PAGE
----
7 Genius Tips for a Guilt-Free Thanksgiving
Here it comes, the biggest chow-down of the year: Thanksgiving dinner. But what comes with the feast oven comes feelings of guilt following. So rather than having a guilty conscious this year, implement these guilt-free and healthy Thanksgiving tips!
Here it comes, the biggest chow-down of the year: Thanksgiving dinner. From the days the pilgrims laid out their corn puddings and acorn-stuffed squab to our modern turkey-centered feasts, this holiday has always been all about the food. Nowadays, most of us have too much food and look forward to this holiday especially, knowing that it brings with it a license to gorge ourselves on treats we oftentimes do not get most of the year. We know in advance that we will go overboard, and even the most earnest dieters plan for it, affording themselves a "free day" for the annual food fest. But what comes with the feast oven comes feelings of guilt following. So rather than having a guilty conscious this year, implement these guilt-free and healthy Thanksgiving tips!
Healthy and Genius Tips for A Guilt-Free Thanksgiving
1. Be Proactive
Having a guilt-free Thanksgiving can start well before the main event! Be proactive with your health by exercising daily, as doing so not only enhances your energy levels during a busy week, but lessens feelings of guilt surrounding food once Thanksgiving arrives. Map out a daily workout plan and strategize fun activities, including hitting the gym or outdoor hike on Sunday, doing a quick workout before work on Monday, scheduling an evening cycling class for Tuesday or Wednesday, and taking a turkey trot on Thanksgiving day.
2. Go for Annual Thanksgiving Foods
Rather than going for ordinary foods throughout the year, go for ones that tend be consumed and enjoyed annually. So swap out chicken for ham or turkey, dinner rolls for sweet potatoes, and cookies for pecan pie. And instead of scarfing them down, truly relish and appreciate the flavors and time committed to preparing the Thanksgiving feast (all without guilty strings attached)!
3. Buffet-Style It
Although an endless food line at restaurants warrants great risk of overeating, going buffet-style at Thanksgiving can actually lessen the likelihood. But not so surprisingly, research has shown people are more likely to overeat if food is in arms reach. So to lessen the food's proximity, set it out buffet-style or in the kitchen, ultimately making yourself or guests get up for a second plating.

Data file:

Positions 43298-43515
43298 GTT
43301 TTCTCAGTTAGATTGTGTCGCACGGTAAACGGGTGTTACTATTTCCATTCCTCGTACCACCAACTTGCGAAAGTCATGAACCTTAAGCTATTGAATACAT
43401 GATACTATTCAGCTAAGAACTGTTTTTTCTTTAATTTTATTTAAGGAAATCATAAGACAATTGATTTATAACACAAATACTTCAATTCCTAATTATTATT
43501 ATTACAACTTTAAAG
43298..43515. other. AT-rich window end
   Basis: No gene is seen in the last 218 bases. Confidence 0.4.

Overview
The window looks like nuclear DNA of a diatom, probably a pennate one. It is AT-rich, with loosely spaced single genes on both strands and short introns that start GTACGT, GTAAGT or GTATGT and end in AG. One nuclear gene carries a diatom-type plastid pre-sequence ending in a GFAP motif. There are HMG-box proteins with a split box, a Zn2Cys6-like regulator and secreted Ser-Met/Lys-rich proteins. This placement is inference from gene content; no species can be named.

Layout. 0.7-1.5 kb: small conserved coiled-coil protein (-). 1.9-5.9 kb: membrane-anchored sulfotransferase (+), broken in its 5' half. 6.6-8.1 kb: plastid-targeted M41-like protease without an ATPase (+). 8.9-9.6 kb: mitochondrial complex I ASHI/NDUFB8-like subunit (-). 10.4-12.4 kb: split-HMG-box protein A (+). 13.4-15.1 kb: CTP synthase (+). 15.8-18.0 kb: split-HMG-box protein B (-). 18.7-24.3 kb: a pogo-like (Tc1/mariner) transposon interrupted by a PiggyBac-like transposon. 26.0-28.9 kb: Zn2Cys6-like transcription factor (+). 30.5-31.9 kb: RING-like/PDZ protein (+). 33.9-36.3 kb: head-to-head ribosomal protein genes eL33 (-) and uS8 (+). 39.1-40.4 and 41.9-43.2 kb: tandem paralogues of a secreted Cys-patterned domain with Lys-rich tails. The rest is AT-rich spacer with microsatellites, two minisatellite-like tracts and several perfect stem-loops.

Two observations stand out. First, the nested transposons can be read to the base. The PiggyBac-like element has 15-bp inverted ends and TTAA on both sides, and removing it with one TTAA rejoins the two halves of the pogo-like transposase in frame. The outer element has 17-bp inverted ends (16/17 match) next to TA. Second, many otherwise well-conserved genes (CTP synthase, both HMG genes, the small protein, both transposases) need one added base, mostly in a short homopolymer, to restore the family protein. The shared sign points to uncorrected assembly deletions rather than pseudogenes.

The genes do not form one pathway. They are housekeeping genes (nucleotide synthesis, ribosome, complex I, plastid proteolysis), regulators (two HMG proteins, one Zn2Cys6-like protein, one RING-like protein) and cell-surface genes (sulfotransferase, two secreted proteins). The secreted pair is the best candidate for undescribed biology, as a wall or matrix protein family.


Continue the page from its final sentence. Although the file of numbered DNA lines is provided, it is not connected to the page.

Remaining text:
4. Stop When Full
If feeling full, stop yourself. Overdoing it is not only uncomfortable physically, but may lead to mental anguish. Slow down the eating process by truly savoring the flavors of those special dishes, setting the fork down between each bite, sipping on water throughout the meal, and starting to notice when hunger is relieved, or at least 20 minutes.
5. Just Say "No"
From your grandma's infamous pecan pie to your neighbor's new recipe for sweet potatoes, it is okay to just say "no" to trying all foods on the table. But if guilt strikes too hard to take all offered food, simply inform them your fullness level or ask for to-go piece to try out later.
6. Freeze Leftovers
If you hosted Thanksgiving this year, enjoy those annual favorites for months to come by freezing leftovers. Doing so can lessen food waste, along with reduced guilt about having to throw away spoiling food or scarfing them down so they don't. If you truly do not want the temptation of some of the foods lingering around the house, prepare take-home "turkey" bags for your guests.
Take the focus away from food and distract yourself by mingling throughout the room. While you may feel guilt about that second helping of pecan pie, you will never feel guilty about catching up with close friends and family!